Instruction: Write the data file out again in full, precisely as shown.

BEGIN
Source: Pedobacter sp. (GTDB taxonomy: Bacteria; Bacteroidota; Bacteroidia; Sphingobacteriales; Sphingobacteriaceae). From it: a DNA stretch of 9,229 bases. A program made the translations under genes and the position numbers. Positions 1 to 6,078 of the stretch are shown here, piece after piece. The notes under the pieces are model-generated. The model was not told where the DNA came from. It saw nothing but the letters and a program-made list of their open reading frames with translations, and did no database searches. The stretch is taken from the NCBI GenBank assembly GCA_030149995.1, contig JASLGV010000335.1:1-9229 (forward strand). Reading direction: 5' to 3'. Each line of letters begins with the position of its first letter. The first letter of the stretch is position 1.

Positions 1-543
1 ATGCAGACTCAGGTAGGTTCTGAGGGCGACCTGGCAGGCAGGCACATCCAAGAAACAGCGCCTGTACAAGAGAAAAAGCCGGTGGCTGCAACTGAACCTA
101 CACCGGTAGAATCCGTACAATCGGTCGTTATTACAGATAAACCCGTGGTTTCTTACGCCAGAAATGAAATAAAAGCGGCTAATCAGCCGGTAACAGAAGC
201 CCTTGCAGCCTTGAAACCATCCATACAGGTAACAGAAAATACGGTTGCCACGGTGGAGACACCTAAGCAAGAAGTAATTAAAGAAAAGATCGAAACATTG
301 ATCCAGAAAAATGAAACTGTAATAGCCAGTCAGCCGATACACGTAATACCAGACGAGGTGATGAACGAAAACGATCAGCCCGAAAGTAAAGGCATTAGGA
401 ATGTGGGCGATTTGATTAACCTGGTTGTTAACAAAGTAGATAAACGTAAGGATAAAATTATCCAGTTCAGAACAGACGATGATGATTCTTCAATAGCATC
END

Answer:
Source: Pedobacter sp. (GTDB taxonomy: Bacteria; Bacteroidota; Bacteroidia; Sphingobacteriales; Sphingobacteriaceae). From it: a DNA stretch of 9,229 bases. A program made the translations under genes and the position numbers. Positions 1 to 6,078 of the stretch are shown here, piece after piece. The notes under the pieces are model-generated. The model was not told where the DNA came from. It saw nothing but the letters and a program-made list of their open reading frames with translations, and did no database searches. The stretch is taken from the NCBI GenBank assembly GCA_030149995.1, contig JASLGV010000335.1:1-9229 (forward strand). Reading direction: 5' to 3'. Each line of letters begins with the position of its first letter. The first letter of the stretch is position 1.

Positions 1-543
1 ATGCAGACTCAGGTAGGTTCTGAGGGCGACCTGGCAGGCAGGCACATCCAAGAAACAGCGCCTGTACAAGAGAAAAAGCCGGTGGCTGCAACTGAACCTA
101 CACCGGTAGAATCCGTACAATCGGTCGTTATTACAGATAAACCCGTGGTTTCTTACGCCAGAAATGAAATAAAAGCGGCTAATCAGCCGGTAACAGAAGC
201 CCTTGCAGCCTTGAAACCATCCATACAGGTAACAGAAAATACGGTTGCCACGGTGGAGACACCTAAGCAAGAAGTAATTAAAGAAAAGATCGAAACATTG
301 ATCCAGAAAAATGAAACTGTAATAGCCAGTCAGCCGATACACGTAATACCAGACGAGGTGATGAACGAAAACGATCAGCCCGAAAGTAAAGGCATTAGGA
401 ATGTGGGCGATTTGATTAACCTGGTTGTTAACAAAGTAGATAAACGTAAGGATAAAATTATCCAGTTCAGAACAGACGATGATGATTCTTCAATAGCATC